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A beginner's guide to owning a cat

4 minutes

Although cats are independent, they still need care and attention. Here's everything you need to know about looking after your new cat. 

Cats are intelligent, agile and playful creatures, so it's little wonder there are around 8 million pet cats in the UK.
 
Looking after a cat is a long-term commitment, with many cats reaching 14 and others living well beyond that age.
 
So it's important to know what to expect when you decide to become a cat owner, although many people say their cat owns them, not the other way around! 

Many people say their cat owns them, not the other way around! 

A healthy cat is a happy cat

Cats are fiercely independent, but they still need to be checked over regularly for signs of illness or injury. Even the most agile cat can slip or get into a neighbourhood brawl, or your kitten could eat something they shouldn't.
 
Take your cat for a health check with a vet once a year. In between visits, if you notice any changes in your cat's behaviour or feel a suspicious lump when you're grooming, take them to the vet as soon as possible.
 
Speak to a vet about having your cat microchipped. This way, if it wanders off, you'll be easily reunited. Also, get your cat spayed if you're not planning to breed from it, and make sure all your cat's vaccinations are up to date.


 

Provide a well-balanced diet

This can be easier said than done if your cat's visiting the neighbours for treats in between meals at home.

Cats are carnivores, and should always have a meat diet. 

Some cats prefer 
small meals spread throughout the day, rather than one large meal once a day. Keep their food and drink away from their litter tray, and remember, milk is a no-no as it can upset a cat's stomach. Water should always be available. 

Speak to your vet if you're concerned about a change in appetite as it can be an indication of ill health. If your cat needs treatment, check whether your 
pet insurance will cover the cost.


Create the perfect cat pad

Cats love to snooze and can sleep between 12 and 18 hours a day. Make sure your cat has a warm, dry place to curl up and sleep.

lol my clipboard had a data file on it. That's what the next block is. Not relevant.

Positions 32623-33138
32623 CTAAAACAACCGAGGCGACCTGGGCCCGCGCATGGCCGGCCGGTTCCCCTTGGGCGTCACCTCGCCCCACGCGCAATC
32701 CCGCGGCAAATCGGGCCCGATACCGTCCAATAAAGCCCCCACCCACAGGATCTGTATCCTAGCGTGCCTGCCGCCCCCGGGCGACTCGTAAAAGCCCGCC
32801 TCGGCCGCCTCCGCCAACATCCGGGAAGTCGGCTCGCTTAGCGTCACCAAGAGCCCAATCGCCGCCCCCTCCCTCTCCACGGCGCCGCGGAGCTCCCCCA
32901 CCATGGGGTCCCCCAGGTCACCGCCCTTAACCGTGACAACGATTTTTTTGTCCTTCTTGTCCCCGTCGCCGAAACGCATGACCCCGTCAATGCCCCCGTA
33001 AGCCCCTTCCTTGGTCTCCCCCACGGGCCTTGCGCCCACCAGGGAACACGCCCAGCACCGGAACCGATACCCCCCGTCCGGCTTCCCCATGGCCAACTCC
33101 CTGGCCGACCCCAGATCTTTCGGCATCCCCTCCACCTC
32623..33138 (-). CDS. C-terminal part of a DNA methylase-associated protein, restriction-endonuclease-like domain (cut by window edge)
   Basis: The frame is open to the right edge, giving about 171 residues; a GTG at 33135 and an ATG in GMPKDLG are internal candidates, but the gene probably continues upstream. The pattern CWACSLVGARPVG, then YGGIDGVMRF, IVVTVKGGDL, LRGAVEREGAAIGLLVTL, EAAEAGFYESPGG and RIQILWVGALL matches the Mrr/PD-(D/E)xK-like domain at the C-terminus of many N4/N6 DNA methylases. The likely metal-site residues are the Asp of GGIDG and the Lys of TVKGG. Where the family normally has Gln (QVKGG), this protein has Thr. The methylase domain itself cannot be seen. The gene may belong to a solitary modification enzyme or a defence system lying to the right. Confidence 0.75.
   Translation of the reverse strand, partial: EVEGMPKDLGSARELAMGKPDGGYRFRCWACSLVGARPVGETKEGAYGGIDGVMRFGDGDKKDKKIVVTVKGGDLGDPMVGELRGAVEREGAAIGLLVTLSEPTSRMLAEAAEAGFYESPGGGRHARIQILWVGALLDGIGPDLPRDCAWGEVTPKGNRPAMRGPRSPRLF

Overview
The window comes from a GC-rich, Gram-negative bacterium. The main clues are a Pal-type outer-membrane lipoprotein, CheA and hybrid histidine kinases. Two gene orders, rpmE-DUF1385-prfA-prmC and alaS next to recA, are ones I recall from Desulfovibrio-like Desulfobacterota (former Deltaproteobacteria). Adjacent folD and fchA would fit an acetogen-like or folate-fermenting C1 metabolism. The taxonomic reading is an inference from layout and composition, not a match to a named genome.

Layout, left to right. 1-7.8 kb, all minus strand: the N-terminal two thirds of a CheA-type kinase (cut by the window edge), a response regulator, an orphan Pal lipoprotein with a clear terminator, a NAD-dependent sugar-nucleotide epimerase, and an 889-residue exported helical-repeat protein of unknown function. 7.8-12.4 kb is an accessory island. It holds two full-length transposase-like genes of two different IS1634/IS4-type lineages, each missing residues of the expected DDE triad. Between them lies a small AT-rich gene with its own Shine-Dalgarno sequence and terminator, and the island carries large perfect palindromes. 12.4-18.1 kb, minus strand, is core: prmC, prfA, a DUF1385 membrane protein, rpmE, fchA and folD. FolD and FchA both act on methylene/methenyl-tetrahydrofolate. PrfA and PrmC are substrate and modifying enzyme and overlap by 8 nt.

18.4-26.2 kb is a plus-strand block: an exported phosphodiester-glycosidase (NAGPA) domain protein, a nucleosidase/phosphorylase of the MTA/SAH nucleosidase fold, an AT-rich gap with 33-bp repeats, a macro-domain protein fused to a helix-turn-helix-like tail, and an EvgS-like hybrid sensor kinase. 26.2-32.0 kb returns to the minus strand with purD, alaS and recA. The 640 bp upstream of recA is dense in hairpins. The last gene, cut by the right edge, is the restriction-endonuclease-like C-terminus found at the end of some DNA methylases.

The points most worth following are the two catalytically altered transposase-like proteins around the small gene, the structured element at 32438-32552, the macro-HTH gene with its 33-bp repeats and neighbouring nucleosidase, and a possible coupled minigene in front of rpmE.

They should also have access to a safe place, where they can escape if they feel frightened. They'll often feel most secure when they're high up - a safe place may be on the top of a shelf or wardrobe.
 
If your cat has a litter tray, empty it every day. Cats generally won't use a dirty litter tray. If your cat goes to the toilet outside, make sure it can come and go freely.


 

Understand your cat's behaviour

Cats are naturally playful and active when not asleep. They are very territorial so will spend much of their time around their home turf, patrolling and hunting.
 
Cats will scratch to mark their territory and sharpen their claws. If you don't want your sofa legs ruined, provide a scratching post for your cat to use.
 
Find time to play with your cat, but also give them time to play by themselves. Many cats love toys they can stalk or chase. 
 
If your cat is frightened or stressed, its behaviour may change. Speak to your vet or a qualified animal behaviourist about what you can do to help your cat relax. Our Lifetime pet insurance covers the cost of some behavioural treatment.



Enjoy their company

As most cat owners know, you can't make a cat love you. Cats will come to you when they want your company.
 
If a cat has a positive experience of humans, other cats, and even dogs as it grows up, then it can learn to be relaxed around people and other animals.
 
However, most adult cats are only friendly to their siblings and other cats they have grown up with, so introducing a new cat in to the family can be tricky. They may need separate areas to eat their food and space to avoid each other.
 
Lots of useful information about how to care for your cat can be found on the RSPCA website.